A One-Year Randomized Trial of Lorcaserin for Weight Loss in Obese and Overweight Adults: The BLOSSOM Trial
ABSTRACT Lorcaserin is a novel selective agonist of the serotonin 2C receptor.
Our objective was to evaluate the effects of lorcaserin on body weight, cardiovascular risk factors, and safety in obese and overweight patients.
This randomized, placebo-controlled, double-blind, parallel arm trial took place at 97 U.S. research centers.
Patients included 4008 patients, aged 18-65 yr, with a body mass index between 30 and 45 kg/m(2) or between 27 and 29.9 kg/m(2) with an obesity-related comorbid condition.
Patients were randomly assigned in a 2:1:2 ratio to receive lorcaserin 10 mg twice daily (BID), lorcaserin 10 mg once daily (QD), or placebo. All patients received diet and exercise counseling.
The ordered primary endpoints were proportion of patients achieving at least 5% reduction in body weight, mean change in body weight, and proportion of patients achieving at least 10% reduction in body weight at 1 yr. Serial echocardiograms monitored heart valve function.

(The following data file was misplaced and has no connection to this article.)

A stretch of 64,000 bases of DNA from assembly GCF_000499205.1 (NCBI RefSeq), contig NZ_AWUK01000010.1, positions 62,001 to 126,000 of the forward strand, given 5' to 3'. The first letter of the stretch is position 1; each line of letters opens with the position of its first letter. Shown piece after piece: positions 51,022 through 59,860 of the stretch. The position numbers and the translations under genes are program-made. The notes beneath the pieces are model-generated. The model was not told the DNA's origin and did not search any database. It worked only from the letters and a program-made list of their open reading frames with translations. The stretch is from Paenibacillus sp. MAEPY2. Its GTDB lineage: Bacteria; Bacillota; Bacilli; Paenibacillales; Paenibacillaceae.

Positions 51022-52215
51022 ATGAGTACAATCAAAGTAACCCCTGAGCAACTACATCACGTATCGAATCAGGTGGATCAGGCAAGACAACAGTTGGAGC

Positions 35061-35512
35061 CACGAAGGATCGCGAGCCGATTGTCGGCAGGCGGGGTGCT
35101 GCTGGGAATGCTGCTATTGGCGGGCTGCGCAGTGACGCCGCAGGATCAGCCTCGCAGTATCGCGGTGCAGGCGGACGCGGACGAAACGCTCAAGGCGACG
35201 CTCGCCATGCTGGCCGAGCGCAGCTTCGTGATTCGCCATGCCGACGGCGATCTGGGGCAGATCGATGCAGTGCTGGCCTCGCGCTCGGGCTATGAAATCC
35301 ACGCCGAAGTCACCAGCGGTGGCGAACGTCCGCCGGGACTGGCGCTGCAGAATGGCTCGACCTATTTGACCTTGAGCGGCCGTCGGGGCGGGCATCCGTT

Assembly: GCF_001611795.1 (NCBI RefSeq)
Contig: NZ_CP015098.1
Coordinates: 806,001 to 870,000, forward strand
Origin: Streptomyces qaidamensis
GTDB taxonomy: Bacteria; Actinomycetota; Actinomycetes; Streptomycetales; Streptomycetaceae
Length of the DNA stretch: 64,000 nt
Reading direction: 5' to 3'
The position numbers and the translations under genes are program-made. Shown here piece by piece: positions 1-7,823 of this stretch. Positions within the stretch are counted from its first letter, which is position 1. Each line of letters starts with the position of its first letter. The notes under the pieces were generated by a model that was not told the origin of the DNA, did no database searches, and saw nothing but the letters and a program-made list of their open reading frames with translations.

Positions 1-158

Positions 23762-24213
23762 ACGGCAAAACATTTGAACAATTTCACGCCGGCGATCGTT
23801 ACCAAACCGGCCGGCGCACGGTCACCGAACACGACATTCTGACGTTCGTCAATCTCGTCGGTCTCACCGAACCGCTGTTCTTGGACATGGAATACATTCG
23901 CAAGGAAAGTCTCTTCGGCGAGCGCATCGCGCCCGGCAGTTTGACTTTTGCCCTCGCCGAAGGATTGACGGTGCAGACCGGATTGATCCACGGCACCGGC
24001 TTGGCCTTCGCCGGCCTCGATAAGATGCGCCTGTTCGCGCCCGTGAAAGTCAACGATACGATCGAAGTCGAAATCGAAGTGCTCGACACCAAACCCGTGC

Significantly more patients treated with lorcaserin 10 mg BID and QD lost at least 5% of baseline body weight (47.2 and 40.2%, respectively) as compared with placebo (25.0%, P < 0.001 vs. lorcaserin BID). Least squares mean (95% confidence interval) weight loss with lorcaserin BID and QD was 5.8% (5.5-6.2%) and 4.7% (4.3-5.2%), respectively, compared with 2.8% (2.5-3.2%) with placebo (P < 0.001 vs. lorcaserin BID; least squares mean difference, 3.0%). Weight loss of at least 10% was achieved by 22.6 and 17.4% of patients receiving lorcaserin 10 mg BID and QD, respectively, and 9.7% of patients in the placebo group (P < 0.001 vs. lorcaserin BID). Headache, nausea, and dizziness were the most common lorcaserin-related adverse events. U.S. Food and Drug Administration-defined echocardiographic valvulopathy occurred in 2.0% of patients on placebo and 2.0% on lorcaserin 10 mg BID.
Lorcaserin administered in conjunction with a lifestyle modification program was associated with dose-dependent weight loss that was significantly greater than with placebo.
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